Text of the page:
Te Hokowhitu a Tū: Badges of Māori contingents in WWI
Soldiers who enlisted in the 'all-fighting Māori unit' were reorganised several times during WWI; serving in three different battalions during the First World War. Each unit was represented by a set of badges worn on the cap or hat and the collar.
A three-part tale
In New Zealand, Māori support for the war was mixed. Many Māori were conflicted by the idea of fighting for the Crown. However, a number of Māori MPs (Liberal and Reform) and loyalist iwi leaders campaigned to send a voluntary, all-Māori fighting unit to assist Great Britain in the Great War. They believed such acts of loyalty to the empire would highlight the worth of Māori society and perhaps moderate assimilation policies and land sales.
1. The Native Contingent, NZEF
October 1914 - December 1915, C.O. Major A. H. Herbert
In September 1914, the New Zealand government announced the formation of a 'Māori Contingent'. 500 Māori soldiers began training at Avondale Camp a month later. The Native Contingent, as they were known, departed on the SS Warrimoo on 14 February 1915, arriving in Egypt on 26 March. The Contingent's motto, 'Te Hokowhitu a Tū', signified the 140 warriors of the war god, Tū-mata-uenga.
The Native Contingent badges - cap, collar and shoulder title badges - were made in Auckland by Watts Ltd. The cap badge was an oval voided brass badge with the contingent's motto shown on an oval band. At the centre are two weapons - taiaha and tewhatewha - crossing through a crown.
The Native Contingent were not part of the first landing at Gallipoli; assigned instead to Malta as a relief garrison. When they were finally called on to travel to Gallipoli, they were sent as a labour force to build and improve essential infrastructure, trenches, communication saps and supply depots.
It was in August, at the Battle of Chunuk Bair, that the Native Contingent first saw active fighting. The Contingent was divided between the NZ Mounted Rifles battalions and re-deployed as infantry.
Dr Monty Soutar, Auckland Museum's WWI Historian in Residence, takes us through the events of the Battle of Chunuk Bair from the perspective of the Māori Contingent.
The Māori soldiers became known for their ferocity, but Māori Officers revising offensive strategy to minimise casualties were ordered back to New Zealand on charges of "unsatisfactory conduct and incompetent leadership".
The Native Contingent last paraded as a unit on 24 August, and were later distributed among the New Zealand Infantry Brigade. The remaining 134 members of the Native Contingent were evacuated from Gallipoli to Egypt in December 1915.
2. The New Zealand Pioneer Battalion, NZ Division
February 1916 - August 1917, C.O. Major George Augustus King
In February, the Native Contingent became part of the New Zealand Pioneer Battalion. They adopted a new set of badges - a cap badge and two smaller versions which were worn on the collar. The badges were voided brass with a fern wreath frame surmounted by the head of a Māori warrior. The letters 'NZ' and two crossed weapons are inside the frame. There is a base scroll with the word 'Pioneers'.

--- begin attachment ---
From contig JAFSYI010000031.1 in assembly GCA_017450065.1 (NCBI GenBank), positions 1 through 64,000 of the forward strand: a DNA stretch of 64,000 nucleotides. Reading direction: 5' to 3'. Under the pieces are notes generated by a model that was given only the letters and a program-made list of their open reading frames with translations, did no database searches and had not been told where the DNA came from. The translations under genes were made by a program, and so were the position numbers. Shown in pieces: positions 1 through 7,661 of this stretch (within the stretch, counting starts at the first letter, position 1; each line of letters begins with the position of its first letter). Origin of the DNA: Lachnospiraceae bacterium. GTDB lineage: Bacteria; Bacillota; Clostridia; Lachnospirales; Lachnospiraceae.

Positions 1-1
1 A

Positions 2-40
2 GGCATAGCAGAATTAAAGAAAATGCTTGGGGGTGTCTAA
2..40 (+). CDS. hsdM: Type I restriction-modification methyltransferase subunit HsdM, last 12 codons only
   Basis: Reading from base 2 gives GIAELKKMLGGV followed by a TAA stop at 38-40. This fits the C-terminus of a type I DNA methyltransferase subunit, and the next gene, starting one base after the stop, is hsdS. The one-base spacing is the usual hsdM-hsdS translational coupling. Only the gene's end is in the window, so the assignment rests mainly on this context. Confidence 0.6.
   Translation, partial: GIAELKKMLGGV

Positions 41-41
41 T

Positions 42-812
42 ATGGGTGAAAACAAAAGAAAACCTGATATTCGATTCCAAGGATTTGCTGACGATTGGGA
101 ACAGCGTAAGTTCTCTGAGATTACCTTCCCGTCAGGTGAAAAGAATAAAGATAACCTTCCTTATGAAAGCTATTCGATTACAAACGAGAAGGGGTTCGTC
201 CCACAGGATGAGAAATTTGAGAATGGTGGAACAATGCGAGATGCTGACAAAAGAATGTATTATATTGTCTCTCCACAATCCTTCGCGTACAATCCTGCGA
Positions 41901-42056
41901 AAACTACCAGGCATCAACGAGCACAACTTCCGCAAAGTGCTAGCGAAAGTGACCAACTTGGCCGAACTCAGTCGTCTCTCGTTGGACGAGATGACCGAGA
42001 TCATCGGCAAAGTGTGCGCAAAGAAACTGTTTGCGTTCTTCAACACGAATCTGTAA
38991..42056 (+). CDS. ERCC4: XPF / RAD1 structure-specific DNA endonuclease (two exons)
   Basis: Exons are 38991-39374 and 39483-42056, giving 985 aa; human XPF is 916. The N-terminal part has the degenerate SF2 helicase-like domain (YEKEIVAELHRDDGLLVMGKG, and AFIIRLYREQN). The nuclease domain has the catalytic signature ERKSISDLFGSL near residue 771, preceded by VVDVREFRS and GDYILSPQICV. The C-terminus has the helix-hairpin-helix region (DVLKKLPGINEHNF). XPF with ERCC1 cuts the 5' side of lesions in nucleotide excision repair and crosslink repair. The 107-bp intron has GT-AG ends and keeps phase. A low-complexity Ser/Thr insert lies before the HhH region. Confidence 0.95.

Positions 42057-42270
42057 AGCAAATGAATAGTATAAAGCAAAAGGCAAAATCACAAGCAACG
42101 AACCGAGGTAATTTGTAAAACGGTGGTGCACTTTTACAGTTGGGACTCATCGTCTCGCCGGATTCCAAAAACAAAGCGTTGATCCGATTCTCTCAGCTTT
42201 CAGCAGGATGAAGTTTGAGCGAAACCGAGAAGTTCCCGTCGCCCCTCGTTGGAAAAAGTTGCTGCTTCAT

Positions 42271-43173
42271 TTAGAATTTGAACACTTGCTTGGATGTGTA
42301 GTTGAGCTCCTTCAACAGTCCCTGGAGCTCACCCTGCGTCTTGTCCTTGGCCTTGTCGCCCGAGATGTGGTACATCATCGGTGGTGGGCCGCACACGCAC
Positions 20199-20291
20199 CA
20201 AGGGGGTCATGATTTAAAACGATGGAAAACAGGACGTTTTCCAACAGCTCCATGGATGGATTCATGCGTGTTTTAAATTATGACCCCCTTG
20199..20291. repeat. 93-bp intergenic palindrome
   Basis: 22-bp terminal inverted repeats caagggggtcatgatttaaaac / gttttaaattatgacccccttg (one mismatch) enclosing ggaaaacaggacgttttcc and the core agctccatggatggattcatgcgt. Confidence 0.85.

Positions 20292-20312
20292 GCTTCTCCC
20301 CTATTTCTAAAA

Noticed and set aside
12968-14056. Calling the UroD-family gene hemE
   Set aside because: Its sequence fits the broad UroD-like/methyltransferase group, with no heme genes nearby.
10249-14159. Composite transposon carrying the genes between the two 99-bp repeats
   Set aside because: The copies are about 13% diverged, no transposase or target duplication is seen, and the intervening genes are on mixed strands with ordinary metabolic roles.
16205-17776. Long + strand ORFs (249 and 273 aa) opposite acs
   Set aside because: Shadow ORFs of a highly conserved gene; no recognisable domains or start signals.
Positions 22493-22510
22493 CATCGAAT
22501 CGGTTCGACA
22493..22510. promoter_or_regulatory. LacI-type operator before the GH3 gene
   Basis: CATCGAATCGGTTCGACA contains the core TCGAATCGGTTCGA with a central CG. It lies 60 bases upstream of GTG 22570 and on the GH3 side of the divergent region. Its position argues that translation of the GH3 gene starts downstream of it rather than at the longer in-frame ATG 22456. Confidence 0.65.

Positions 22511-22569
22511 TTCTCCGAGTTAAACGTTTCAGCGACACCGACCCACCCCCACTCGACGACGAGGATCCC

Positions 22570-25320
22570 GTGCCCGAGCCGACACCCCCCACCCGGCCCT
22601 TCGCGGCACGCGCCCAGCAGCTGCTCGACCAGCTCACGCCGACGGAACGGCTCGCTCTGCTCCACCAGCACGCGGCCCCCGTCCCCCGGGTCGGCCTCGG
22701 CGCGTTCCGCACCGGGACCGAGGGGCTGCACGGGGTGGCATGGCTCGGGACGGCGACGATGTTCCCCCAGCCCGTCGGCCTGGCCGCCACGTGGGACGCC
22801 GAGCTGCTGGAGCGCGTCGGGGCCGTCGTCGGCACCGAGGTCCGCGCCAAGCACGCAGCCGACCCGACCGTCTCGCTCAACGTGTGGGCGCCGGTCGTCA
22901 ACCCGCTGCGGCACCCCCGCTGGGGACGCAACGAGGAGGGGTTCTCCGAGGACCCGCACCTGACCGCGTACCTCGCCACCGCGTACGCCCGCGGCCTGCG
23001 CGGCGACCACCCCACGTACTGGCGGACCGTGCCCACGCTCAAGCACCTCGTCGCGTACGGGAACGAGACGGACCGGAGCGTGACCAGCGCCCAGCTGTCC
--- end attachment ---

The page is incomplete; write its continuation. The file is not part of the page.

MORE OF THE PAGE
They were joined by the 2nd Native Contingent (who arrived in Egypt in October 1915), the Otago Mounted Rifles and later, the 3rd Māori Contingent. The Pioneer Battalion was sent to the Western Front in a support role - tasked with digging trenches, building roads and setting up lines for communication. They were often at the front line and continued to see heavy casualties.
Men from the Cook Islands joined the New Zealand Battalion as members of the 3rd Māori Contingent. They wore a version of this badge with an abbreviated version of 'Cook Islands Company' on the base scroll.
Offers of men from the Cook Islands and also from Niue were accepted by the Native Contingent Committee when quotas for enlistment could not be met. The Committee, made up of Maui Pomare (chairman and also Minister for the Cook and Other Islands), Apirana Ngata (Eastern Māori MP, Pita Te Rangihīroa (Northern Māori MP), Taare Parata (Southern Māori MP)and Timi Kara (General MP for Gisborne), had over-estimated the support and capacity of Māori to fulfill the recruitment and re-enforcement quotas.
Not all iwi leaders supported the call to sign up. Western Māori MP Pomare failed to win support from his own electorate. Waikato, who suffered invasion and large land confiscation in the 19th century, actively discouraged enlistment, while publicly adopting a neutral stance to avoid persecution under wartime regulations. Conscription with Pomare's prompting was directed towards Waikato-Maniapoto men in 1917. 'Te Ope Tauatahi', the famous recruitment song, specifically honours those tribes who willingly provided fighting men.
3. New Zealand (Māori) Pioneer Battalion, NZ Division
September 1917 - March 1919, C.O. Lt. Col. C. G. Saxby
In September 1917, the Otago Mounted Rifles unit was transferred out of the Pioneer Battalion. The Cook Island unit was sent to join the Rarotongan Company in Sinai-Palestine and the Niueans, who were seriously affected by exposure to new diseases, were sent home via New Zealand.
The New Zealand (Māori) Pioneer Battalion hat and collar badges were voided brass badges. They were made of an oval band with the words 'Te Hoko Whitu A Tu' and, at the centre, a crossed taiaha and tewhatewha superimposed with a crown.
The Battalion returned home after the ceasefire and toured New Zealand. They were disbanded in March 1919.
Cite this article
Te Hokowhitu a Tū: Badges of Māori contingents in WWI. Auckland War Memorial Museum - Tāmaki Paenga Hira. First published: 15 October 2015. Updated: 20 June 2016.